Opening the Curtain on Cannabis in the Opera

High Times spoke with the self-proclaimed “Willie Nelson of opera singers,” Michael Mayes and his wife Megan Marino about the role cannabis plays in the opera.
Megan Marino as Despina in Mozart’s Così fan tutte at Central City Opera / Photo by Amanda Tipton

Before getting started, I need to confess; my only exposure to the opera was back in the early 90s when I watched Bugs Bunny play maestro Leopold Stokowski.

Regardless of my lack of experience with and attendance at the opera, with cannabis’ popularity apparent in the theatre, I couldn’t imagine a world in which cannabis wouldn’t make opera better.

The opera house lights dim, the curtains open, and the music starts. A fluttering flute followed by a single, boisterous voice echoing Italian or German, neither of which I speak, but I can understand the emotion behind the words more intimately.

This is my romanticized vision of attending the opera, and I might not be that far off.

But does cannabis play a role in the lives of opera singers? And if so, what are the risks and benefits of consuming as it relates to their career?

Anonymous Opera Singers on Cannabis Consumption

Some opera singers prefer to go off the record when speaking about cannabis consumption. That being said, several anonymous opera singers on Reddit weighed in on the conversation.

One elusively elevated opera enthusiast on Reddit claimed that singers perform while high in top opera houses throughout the world.

A second nameless Redditor said, “Weed made long tech rehearsals bearable.”

According to another unknown Redditor, “From my experience, older generation of singers drink vodka and cognac, younger guys smoke, but not tenors.”

Another unnamed Redditor said, “Soprano here, just sang the Brahms Requiem stoned out of my f*cking mind on Sunday.”

And, my personal favorite anonymous statement on the increasingly apparent: “Only tenors and sopranos get high.”

Michael Mayes / Photo by Michael Yeshion

The Self-Proclaimed “Willie Nelson of Opera Singers”

Michael Mayes, a professional opera singer and the self-proclaimed “Willie Nelson of opera singers,” discussed his experience with cannabis in the opera.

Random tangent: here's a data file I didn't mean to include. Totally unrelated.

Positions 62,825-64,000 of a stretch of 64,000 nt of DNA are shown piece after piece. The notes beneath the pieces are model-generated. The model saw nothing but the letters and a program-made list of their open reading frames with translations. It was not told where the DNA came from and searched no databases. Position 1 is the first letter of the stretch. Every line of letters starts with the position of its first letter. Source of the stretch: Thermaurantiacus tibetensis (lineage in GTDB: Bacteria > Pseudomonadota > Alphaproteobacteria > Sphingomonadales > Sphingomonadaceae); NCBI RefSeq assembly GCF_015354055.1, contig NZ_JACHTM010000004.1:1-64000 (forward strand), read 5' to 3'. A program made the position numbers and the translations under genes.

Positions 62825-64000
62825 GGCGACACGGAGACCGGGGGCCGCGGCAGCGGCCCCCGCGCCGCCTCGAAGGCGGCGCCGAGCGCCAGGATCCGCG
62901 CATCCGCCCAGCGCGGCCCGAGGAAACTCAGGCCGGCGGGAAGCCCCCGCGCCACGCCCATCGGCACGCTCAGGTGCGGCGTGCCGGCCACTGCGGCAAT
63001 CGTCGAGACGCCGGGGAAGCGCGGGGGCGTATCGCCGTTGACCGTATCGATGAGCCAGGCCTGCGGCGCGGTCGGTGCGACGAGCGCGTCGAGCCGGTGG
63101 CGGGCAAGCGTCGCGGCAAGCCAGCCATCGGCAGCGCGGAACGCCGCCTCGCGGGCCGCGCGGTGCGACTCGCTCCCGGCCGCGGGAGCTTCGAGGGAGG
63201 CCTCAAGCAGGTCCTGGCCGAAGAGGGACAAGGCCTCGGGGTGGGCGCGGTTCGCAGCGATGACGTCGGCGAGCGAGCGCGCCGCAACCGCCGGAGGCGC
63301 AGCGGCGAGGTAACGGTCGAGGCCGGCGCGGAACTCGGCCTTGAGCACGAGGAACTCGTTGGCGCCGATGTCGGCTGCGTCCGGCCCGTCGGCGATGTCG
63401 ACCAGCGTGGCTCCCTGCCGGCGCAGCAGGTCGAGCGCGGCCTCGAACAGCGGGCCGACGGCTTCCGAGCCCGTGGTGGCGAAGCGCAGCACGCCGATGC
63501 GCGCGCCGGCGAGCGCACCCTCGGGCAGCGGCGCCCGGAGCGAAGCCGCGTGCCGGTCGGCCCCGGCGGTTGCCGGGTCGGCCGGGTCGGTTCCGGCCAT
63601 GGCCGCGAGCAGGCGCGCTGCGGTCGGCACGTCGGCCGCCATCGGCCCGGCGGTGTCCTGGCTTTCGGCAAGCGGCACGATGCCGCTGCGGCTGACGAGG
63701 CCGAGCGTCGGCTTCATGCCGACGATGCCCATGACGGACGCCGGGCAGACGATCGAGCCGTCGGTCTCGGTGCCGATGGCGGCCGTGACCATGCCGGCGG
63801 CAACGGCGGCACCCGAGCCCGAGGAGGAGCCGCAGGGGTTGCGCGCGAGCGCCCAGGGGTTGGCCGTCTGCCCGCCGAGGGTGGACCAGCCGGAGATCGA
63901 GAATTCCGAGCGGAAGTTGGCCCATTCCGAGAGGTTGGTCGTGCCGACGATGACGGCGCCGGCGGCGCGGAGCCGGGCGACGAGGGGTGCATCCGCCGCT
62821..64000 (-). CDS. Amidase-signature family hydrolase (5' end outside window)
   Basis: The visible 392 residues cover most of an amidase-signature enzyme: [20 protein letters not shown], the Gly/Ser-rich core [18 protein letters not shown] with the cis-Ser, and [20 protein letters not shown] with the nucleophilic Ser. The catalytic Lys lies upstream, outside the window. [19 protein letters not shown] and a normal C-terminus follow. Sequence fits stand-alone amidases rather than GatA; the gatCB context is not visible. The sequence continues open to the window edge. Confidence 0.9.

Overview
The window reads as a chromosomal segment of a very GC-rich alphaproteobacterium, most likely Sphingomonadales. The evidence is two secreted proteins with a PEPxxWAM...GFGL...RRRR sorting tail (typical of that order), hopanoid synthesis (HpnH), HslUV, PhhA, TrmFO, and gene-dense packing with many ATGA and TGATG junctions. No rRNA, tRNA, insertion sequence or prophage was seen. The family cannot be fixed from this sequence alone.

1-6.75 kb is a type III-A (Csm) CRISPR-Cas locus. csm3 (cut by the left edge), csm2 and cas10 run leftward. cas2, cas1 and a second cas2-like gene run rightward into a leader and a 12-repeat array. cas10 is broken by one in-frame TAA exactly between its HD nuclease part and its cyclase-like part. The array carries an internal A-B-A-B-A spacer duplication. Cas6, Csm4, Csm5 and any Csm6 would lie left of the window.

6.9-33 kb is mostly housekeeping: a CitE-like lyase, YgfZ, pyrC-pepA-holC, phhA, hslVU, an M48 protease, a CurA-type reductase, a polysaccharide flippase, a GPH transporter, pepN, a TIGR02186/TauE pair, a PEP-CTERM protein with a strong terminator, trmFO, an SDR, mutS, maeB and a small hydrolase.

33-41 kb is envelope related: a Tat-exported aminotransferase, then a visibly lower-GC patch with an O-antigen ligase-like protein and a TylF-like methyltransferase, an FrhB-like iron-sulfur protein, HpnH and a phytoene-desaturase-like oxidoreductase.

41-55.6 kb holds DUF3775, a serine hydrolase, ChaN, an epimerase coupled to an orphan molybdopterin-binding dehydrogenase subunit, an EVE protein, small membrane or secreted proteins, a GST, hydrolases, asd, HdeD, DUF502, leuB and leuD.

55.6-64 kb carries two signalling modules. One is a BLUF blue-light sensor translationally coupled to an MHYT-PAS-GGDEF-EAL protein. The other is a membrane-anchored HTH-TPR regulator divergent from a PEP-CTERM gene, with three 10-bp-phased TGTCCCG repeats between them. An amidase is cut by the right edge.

“There’s a boatload of opera singers who use cannabis,” Mayes said. “I don’t think I’d have gotten to where I am in the industry without it.”

“Cannabis really helped me get through a traumatic time in my life and was much less devastating to my health than my old vices that just weren’t working anymore, and were in fact taking a real toll on my health,” he added. “It also provided me with much needed relief from my chronic pain, which had become a real barrier to my expression on stage, without the side effects that a lot of pain relievers have that can be detrimental to the voice.”

But like others performing in the opera houses, he and his wife, Megan Marino, a Mezzo-Soprano, didn’t advertise their cannabis use early on.

“It used to be such a taboo thing in our industry. People were really cagey about it, and it definitely had a real sort of insider stoner kind of vibe—like a weird fraternity of pot smokers who could sniff each other out,” Mayes reminisced. “We definitely didn’t advertise the fact that we used cannabis early on—but once legalization hit Colorado, that all changed.”

Edibles & The Opera

Edibles seemingly brought cannabis use into the mainstream of opera; performers then had an accessible way to consume without damaging their vocal folds.

“Singers could get the benefits of the plant without having to pull smoke across our vocal folds, which for a lot of singers is just too harsh a delivery system,” Mayes explained. “The demands that we make of our voices are so heavy (think elite athletes) that inhaling smoke was just a non-starter for a lot of singers.”

“I find edibles to be the best for me,” Marino added. “Though I do partake in flower when I’m on a long enough stretch between jobs. I barely notice the effects smoking has, but I don’t want to push my luck. I’ve been making my own edibles, butter in particular, since 2005.”

As a benefit of union membership, Megan has access to free online college courses and is pursuing a cannabis concentration as part of her degree. Cannabis justice reform is important to her, and she hopes that by continuing her education, she’ll play a role in changing it.

“‘Reefer Madness’ propaganda and Nixon’s drug war is no longer popular in American culture,” Marino explained. “We’ve seen the dangerous effects of alcoholism and the opioid epidemic. Let’s give folks, especially those dealing with chronic pain or stressful jobs, legal access to the safer option of cannabis.”